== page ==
One teaspoon can save a baby’s life

Baby blood donors provide whole blood and platelets for specific patients, frequently on very short notice. Over 170 pediatric heart surgeries and other special procedures are conducted annually at MultiCare Mary Bridge Children’s Hospital and Health Center.

There are two types of Baby Blood Donors; ECMO (Extracorporeal membrane oxygenation) and Pedis (Pediatric Heart Surgeries).

ECMO BLOOD DONORS

Blood collected for our ECMO Baby Blood Program is O negative. The need for O negative blood is understandable because it is the universal donor for red cells. Our ECMO baby blood is collected every Monday and Thursday. We partner with Mary Bridge Children’s Hospital and provide them with a specific number of units each week so there is an adequate number of units available if needed.

Learn more about the ECMO procedure here.

PEDIS BLOOD DONORS

When a pediatric heart surgery is scheduled at Mary Bridge Children’s Hospital, a request is phoned in to CRBS for specific blood products for those pint-sized patients. Blood collected for our Pedis is collected as needed and the blood type is specific to the patient.

Our Schedulers then phone potential donors to inform you of this critical need and ask that you donate on the date needed.  Collection dates are specific to each surgery, as these units must be collected within a certain time frame.

You may be asked to donate either whole blood or platelets through our automation system. These donations are then tested and set aside for that child’s surgery.

Typically pedis are collected on Thursdays; however, over the past several months our need has greatly increased, due to Seattle Children’s Hospital patients being transported to Mary Bridge. Because of these additional surgeries, we have been collecting pedis on other days of the week as well.  On occasion we need donors to come in for same day appointments, and other times we need donors to wait a day or two before they donate. Collections are all dependent on the need of the hospitals.

While every attempt is made to locate donors with the child’s exact blood type, sometimes the urgency of the surgery or the rarity of the patient’s blood type will force the hospital to ask for the O-Negative blood type, which is the universal blood type and can be transfused to all blood types.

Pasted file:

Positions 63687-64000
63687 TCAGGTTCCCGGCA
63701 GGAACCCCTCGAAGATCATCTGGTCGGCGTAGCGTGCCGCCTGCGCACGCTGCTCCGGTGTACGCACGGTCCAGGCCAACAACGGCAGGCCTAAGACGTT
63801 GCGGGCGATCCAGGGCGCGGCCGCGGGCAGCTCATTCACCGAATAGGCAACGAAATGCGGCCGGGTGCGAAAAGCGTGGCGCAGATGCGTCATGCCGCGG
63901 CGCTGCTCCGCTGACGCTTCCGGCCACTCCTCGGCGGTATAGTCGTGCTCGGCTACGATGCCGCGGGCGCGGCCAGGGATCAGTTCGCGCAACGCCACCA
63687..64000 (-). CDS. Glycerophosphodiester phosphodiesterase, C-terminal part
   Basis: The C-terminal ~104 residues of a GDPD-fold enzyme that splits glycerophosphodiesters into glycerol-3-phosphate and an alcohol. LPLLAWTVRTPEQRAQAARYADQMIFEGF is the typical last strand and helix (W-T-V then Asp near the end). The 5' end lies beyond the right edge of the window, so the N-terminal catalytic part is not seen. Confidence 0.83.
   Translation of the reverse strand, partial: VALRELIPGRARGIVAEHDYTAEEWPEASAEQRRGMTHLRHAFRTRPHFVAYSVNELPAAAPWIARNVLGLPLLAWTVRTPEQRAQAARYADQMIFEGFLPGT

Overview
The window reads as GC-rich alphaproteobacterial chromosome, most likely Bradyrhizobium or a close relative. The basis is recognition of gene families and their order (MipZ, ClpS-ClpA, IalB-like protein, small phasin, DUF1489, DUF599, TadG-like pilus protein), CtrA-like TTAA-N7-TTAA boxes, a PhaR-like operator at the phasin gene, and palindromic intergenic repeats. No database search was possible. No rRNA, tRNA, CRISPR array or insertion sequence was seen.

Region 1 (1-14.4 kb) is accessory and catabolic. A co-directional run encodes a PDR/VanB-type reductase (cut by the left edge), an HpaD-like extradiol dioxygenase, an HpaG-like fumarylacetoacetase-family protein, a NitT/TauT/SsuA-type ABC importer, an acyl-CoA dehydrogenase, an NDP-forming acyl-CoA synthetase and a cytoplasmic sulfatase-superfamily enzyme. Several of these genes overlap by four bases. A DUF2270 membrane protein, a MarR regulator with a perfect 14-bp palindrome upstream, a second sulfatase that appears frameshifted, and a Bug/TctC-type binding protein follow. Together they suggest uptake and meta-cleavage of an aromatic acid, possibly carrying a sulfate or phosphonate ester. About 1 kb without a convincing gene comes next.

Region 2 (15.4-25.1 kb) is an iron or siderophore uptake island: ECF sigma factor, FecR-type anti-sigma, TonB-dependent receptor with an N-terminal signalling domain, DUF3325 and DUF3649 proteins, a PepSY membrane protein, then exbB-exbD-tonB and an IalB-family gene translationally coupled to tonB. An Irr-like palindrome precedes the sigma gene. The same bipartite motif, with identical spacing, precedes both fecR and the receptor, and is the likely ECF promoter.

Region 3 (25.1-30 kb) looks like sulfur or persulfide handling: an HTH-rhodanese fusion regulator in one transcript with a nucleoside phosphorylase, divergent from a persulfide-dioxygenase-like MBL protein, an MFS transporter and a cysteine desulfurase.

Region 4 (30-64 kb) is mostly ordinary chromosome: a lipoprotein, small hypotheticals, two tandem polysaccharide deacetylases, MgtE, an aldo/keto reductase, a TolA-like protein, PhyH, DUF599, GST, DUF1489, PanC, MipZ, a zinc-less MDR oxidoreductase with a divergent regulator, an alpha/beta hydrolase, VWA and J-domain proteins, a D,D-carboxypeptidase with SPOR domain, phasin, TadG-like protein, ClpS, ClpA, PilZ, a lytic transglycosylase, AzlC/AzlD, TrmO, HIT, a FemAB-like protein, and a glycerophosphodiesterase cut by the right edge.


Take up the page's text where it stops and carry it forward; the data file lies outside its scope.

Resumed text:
HOW CAN I BECOME A BABY BLOOD DONOR?

Most people could potentially become a baby blood donor. There is no magic potion. It is a group of dedicated folks who take the time to give lifesaving blood products to these tiny patients.

If you are a blood donor, the three most important things you can do are:

  1. Answer the call
  2. Make an appointment
  3. Keep the appointment
  4. Repeat

If you have not donated blood in the past, make an appointment to donate so we can determine your blood type. After that, follow the steps above.

Mary Bridge relies on Cascade Regional Blood Services to consistently supply blood for surgeries and emergency situations. And we rely on our baby blood donors to be reliable and make a commitment to keep their scheduled appointments.

Please call a Donor Specialist at 1-877-24-BLOOD for additional information.

Baby Blood in the Real World

You have seen the phrase “One teaspoon of blood can save a baby’s life” around our Donor Centers. We asked the NICU manager at Tacoma General Hospital to tell us more about how donors help save babies’ lives.

“We save babies as young as 23 weeks gestation, or 17 weeks premature. These babies weigh around 500 grams, or 1.1 pounds.  Our tiny babies require frequent blood transfusions, mostly because of the frequent laboratory tests done to check their clinical status.  The blood we take for lab tests depletes the newborns of enough blood that they then need transfusions.

“On our smallest babies, we transfuse 10−15 milliliters of packed red blood cells. That is two to three teaspoons of blood. Those few teaspoons of blood give them the increase in hematocrit and total volume that keeps them strong enough to continue the fight for survival. While rare, we have seen transfusions for volumes as low as 6 milliliters, or about one teaspoon.”

Many babies need blood that is free of Cytomegalovirus, a virus that many people carry. The Centers for Disease Control estimate that 50 to 80 percent of American adults will have the virus by the time they are 40. It generally does not affect healthy children and adults, but can cause serious issues for babies and people with weakened immune systems. Because CMV negative blood is rare, we have a special baby blood program to collect the blood to treat babies who need transfusions.  These special units must be collected within five days of the scheduled surgery.

Blood donors truly do save lives. Thank you for your dedication to donating blood and our community blood supply.